If you are a resident of the United States of America, you should be paying attention to the financial dealings of our leaders.
Here’s why: Their financial decisions WILL affect you!
Here are some examples:
- Interest Payments The national debt is just like YOUR debt – there is a BORROWER (the U.S.) and there is a LENDER (U.S. Citizens, Other Countries, and Outside Entities) Like any debt, interest must be paid. The United States just completed its 2013 fiscal year with interest payments of $415,688,781,248.40! Here’s a great question to ask: What ELSE could we have done with $415 billion?
- Credit Rating Reduction The U.S. has had its debt downgraded by Standard & Poor’s on August 5, 2011 and Fitch has warned of a possible downgrade in October 2013. This will increase the amount of interest the U.S. will have to pay on new debt issues.
- You and I (the taxpayers) will have to pay up (and so will our children and grandchildren) Budget doesn’t force “Income – Outgo = Exactly Zero” In fact, we PLAN to spend more than we make each and every month/year/decade. This is ridiculous and reflects a lack of financial education. Spending more than I make for months and years would never work for me personally, and it definitely won’t work for our government. I simply do not understand why a “balanced budget” is not a written and followed law.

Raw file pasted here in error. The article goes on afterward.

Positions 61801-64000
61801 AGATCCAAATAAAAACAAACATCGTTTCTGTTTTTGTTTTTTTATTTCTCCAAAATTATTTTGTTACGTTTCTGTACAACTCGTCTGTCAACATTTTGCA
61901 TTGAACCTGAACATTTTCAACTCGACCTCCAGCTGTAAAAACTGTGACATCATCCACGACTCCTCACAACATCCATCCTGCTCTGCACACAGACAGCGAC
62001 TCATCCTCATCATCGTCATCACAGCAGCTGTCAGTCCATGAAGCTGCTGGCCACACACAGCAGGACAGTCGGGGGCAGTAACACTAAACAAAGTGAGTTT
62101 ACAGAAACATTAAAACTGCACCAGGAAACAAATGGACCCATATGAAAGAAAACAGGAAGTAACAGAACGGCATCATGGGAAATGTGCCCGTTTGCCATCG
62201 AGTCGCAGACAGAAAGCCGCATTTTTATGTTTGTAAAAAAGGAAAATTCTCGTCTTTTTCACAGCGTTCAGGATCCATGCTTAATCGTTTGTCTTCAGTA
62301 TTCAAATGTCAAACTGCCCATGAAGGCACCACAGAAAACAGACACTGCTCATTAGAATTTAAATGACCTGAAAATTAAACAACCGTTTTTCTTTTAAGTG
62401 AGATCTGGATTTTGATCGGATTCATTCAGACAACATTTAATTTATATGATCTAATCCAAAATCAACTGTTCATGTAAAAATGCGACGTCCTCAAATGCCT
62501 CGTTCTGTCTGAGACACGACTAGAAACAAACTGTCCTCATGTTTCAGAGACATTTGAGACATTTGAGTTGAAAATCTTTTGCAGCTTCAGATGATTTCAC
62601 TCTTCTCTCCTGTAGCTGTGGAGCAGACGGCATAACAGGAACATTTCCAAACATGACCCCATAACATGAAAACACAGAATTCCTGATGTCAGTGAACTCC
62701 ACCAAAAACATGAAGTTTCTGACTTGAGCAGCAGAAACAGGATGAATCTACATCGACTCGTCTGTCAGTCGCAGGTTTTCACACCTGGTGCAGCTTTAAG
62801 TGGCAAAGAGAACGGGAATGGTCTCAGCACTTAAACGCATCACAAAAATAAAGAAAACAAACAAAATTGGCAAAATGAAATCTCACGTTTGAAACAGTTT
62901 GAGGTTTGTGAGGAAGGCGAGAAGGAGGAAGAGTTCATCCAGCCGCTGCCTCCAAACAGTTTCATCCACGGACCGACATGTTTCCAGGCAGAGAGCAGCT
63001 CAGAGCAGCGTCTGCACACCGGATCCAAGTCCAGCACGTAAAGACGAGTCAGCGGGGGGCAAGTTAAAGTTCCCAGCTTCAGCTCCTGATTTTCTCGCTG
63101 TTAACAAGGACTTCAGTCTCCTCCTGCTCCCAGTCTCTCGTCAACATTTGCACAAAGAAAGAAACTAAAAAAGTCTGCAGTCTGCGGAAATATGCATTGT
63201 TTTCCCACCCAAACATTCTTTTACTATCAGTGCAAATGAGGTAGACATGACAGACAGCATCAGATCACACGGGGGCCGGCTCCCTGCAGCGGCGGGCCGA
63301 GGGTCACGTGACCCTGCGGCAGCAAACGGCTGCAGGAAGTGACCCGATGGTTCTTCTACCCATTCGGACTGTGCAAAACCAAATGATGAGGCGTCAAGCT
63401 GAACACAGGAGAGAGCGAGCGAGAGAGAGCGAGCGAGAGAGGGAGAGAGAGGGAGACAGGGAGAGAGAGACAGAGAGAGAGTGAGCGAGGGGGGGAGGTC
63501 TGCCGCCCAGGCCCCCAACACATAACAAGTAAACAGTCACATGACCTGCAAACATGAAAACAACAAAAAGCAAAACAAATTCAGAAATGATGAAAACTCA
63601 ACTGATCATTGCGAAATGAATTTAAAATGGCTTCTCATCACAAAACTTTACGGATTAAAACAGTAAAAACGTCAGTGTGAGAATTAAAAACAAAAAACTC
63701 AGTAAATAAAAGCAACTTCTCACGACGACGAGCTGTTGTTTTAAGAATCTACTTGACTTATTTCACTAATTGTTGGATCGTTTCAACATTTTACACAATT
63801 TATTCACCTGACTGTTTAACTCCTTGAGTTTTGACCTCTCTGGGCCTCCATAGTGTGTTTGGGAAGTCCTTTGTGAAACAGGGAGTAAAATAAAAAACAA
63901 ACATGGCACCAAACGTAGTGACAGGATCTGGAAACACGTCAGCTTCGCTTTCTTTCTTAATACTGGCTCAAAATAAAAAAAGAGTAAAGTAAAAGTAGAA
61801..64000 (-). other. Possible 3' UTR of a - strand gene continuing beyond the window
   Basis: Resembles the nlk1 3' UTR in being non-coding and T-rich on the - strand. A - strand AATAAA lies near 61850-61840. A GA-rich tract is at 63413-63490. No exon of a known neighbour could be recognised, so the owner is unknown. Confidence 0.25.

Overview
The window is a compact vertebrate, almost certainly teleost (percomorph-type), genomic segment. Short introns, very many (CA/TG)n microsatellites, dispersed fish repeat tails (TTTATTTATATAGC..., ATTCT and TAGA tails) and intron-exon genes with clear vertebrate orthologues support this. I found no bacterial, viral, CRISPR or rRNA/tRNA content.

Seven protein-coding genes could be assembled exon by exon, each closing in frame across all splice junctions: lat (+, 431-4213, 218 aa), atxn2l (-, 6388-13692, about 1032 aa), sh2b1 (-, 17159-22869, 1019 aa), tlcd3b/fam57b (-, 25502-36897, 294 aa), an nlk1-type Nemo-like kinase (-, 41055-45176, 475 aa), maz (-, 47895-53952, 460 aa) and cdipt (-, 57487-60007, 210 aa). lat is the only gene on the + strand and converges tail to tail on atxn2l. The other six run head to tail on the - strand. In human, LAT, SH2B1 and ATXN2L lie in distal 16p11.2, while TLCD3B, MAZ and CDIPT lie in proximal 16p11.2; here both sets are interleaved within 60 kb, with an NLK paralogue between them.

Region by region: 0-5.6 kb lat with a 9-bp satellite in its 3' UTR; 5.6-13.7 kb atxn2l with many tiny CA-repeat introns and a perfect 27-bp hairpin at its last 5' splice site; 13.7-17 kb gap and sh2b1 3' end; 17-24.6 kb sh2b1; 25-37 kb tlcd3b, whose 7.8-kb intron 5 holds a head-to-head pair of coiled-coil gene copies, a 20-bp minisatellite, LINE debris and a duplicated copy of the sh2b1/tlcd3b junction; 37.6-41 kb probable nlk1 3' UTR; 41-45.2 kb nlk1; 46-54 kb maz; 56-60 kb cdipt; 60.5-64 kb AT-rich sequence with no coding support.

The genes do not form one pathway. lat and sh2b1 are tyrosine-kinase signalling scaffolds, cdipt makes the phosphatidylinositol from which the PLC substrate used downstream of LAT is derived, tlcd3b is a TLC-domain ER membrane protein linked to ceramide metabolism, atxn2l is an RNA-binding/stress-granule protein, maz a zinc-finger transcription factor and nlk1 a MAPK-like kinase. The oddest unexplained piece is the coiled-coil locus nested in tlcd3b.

- Your money is devalued As the government prints more money, it devalues existing money. MANY MANY MANY times in history, this “let’s just print more money” approach has led to hyper-inflation and currency collapse (Argentina 1991 and Mexico 1994 are two examples – Greece, Cyprus, Ireland, and Spain are all experiencing similar issues leading to major devaluation)
Here are some helpful websites that can help one better understand the debt held by the United States:
- Current U.S. Debt This is the official debt number from the U.S. Treasury.
- Monthly U.S. Budget Review This is the official math from the non-partisan Congressional Budget Office (CBO)
- U.S. Debt Clock Provides many different perspectives of the current financial position of the U.S.
Actions YOU can take:
- Email your elected representatives Tell them you want them to make wise financial decisions that position the U.S. to have strong financial fundamentals: (1) a balanced budget, (2) financial reserves, (3) debt reduction plan, and a (4) economic investment plan
- Live these principles in your own life We elect people who are a direct reflection of who we are. Right now, as a collective group, U.S. citizens spend more than they make. Consequently, so does our government. What if we, as a collective group, lived within our means? I believe we would elect leaders who represent those same values. By the way, this is not a Republican versus Democrat issue – it is a “We the people” issue!